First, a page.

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Discussion Starter · #8 ·
Nice I’ll be there tomorrow poaching your spot! Lol just kidding I’ll be fishing my own damn spots tomorrow!
Nice I’ll be there tomorrow poaching your spot! Lol just kidding I’ll be fishing my own damn spots tomorrow!
I hope you slam them. I’ll be there on Saturday, but not exactly there, lol. Good luck
 

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Lake Ingram has changed quite a bit since I was introduced to it around 1976… The real trouble is the entrance (or exit) at Middle Cape which has gotten wider and wider over the years- particularly since hurricane Wilma in 2005. If something isn’t done Ingram will gradually disappear over time… At present the opening at Middle Cape is at least three or four times bigger than when I first fished it all those years ago…. Wish it weren’t so.
Unfortunately, it looks as if rising sea levels will eventually claim the area. Isn’t that why the Park Service is building/built/rebuilt the dams? They’re supposed to be the stop gap to head off the process man put in effect the many years ago?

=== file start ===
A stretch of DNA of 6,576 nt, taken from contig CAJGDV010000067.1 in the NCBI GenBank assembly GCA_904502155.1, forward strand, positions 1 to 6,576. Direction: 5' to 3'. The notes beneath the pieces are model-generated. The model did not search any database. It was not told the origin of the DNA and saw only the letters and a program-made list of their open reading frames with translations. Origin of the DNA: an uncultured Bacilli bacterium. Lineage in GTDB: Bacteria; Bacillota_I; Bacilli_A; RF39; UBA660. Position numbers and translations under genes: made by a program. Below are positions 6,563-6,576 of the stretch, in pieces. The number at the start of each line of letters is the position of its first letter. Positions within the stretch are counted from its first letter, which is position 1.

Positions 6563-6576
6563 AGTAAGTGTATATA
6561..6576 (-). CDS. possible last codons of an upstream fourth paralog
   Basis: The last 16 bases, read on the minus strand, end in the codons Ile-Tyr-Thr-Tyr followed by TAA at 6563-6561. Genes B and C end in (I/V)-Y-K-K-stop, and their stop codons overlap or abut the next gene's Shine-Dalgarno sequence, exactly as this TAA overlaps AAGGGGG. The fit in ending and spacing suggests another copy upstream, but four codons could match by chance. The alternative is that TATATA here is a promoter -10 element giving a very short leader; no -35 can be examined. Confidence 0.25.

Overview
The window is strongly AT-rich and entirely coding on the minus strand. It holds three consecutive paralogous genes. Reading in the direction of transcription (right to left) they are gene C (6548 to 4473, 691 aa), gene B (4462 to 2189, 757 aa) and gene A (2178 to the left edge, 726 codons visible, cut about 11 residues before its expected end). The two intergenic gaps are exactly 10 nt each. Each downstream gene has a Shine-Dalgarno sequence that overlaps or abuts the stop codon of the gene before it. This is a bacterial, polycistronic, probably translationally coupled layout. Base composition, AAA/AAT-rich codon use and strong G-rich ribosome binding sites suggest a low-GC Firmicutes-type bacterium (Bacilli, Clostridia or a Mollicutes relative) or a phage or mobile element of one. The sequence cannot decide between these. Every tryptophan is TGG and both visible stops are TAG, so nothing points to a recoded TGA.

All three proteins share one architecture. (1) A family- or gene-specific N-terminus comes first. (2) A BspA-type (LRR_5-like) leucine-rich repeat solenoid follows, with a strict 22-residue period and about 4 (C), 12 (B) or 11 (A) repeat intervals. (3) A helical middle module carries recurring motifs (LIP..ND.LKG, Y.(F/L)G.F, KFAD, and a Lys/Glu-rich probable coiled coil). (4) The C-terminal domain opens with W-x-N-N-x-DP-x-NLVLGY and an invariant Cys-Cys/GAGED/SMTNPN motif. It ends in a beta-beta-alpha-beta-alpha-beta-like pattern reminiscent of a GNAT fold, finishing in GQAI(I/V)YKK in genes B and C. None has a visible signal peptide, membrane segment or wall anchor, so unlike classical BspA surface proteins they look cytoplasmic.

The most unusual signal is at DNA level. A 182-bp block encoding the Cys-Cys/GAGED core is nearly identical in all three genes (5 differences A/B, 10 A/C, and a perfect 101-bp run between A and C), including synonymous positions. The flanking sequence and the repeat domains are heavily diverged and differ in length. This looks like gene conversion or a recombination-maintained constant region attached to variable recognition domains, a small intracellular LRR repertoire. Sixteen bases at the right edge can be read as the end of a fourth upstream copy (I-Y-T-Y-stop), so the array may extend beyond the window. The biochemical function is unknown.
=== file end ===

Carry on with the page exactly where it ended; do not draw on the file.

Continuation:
Remember reading that when East Cape Canal was first dug, you could jump across it. And, that Ingram was a natural freshwater lake/estuary…
 

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Unfortunately, it looks as if rising sea levels will eventually claim the area. Isn’t that why the Park Service is building/built/rebuilt the dams? They’re supposed to be the stop gap to head off the process man put in effect the many years ago?
Remember reading that when East Cape Canal was first dug, you could jump across it. And, that Ingram was a natural freshwater lake/estuary…
Every part of Florida's ecosystems have been negatively affected by what the Army Corps of Engineers (and Chamber of Commerce) did for decades, and the efforts to repair as much of the damage as possible are taking a back seat to population growth and development.
 

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Zephyr Cove is on FIRE!
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Unfortunately, it looks as if rising sea levels will eventually claim the area. Isn’t that why the Park Service is building/built/rebuilt the dams? They’re supposed to be the stop gap to head off the process man put in effect the many years ago?
Remember reading that when East Cape Canal was first dug, you could jump across it. And, that Ingram was a natural freshwater lake/estuary…
The sea levels are not rising, you are just drinking the Kool Aid.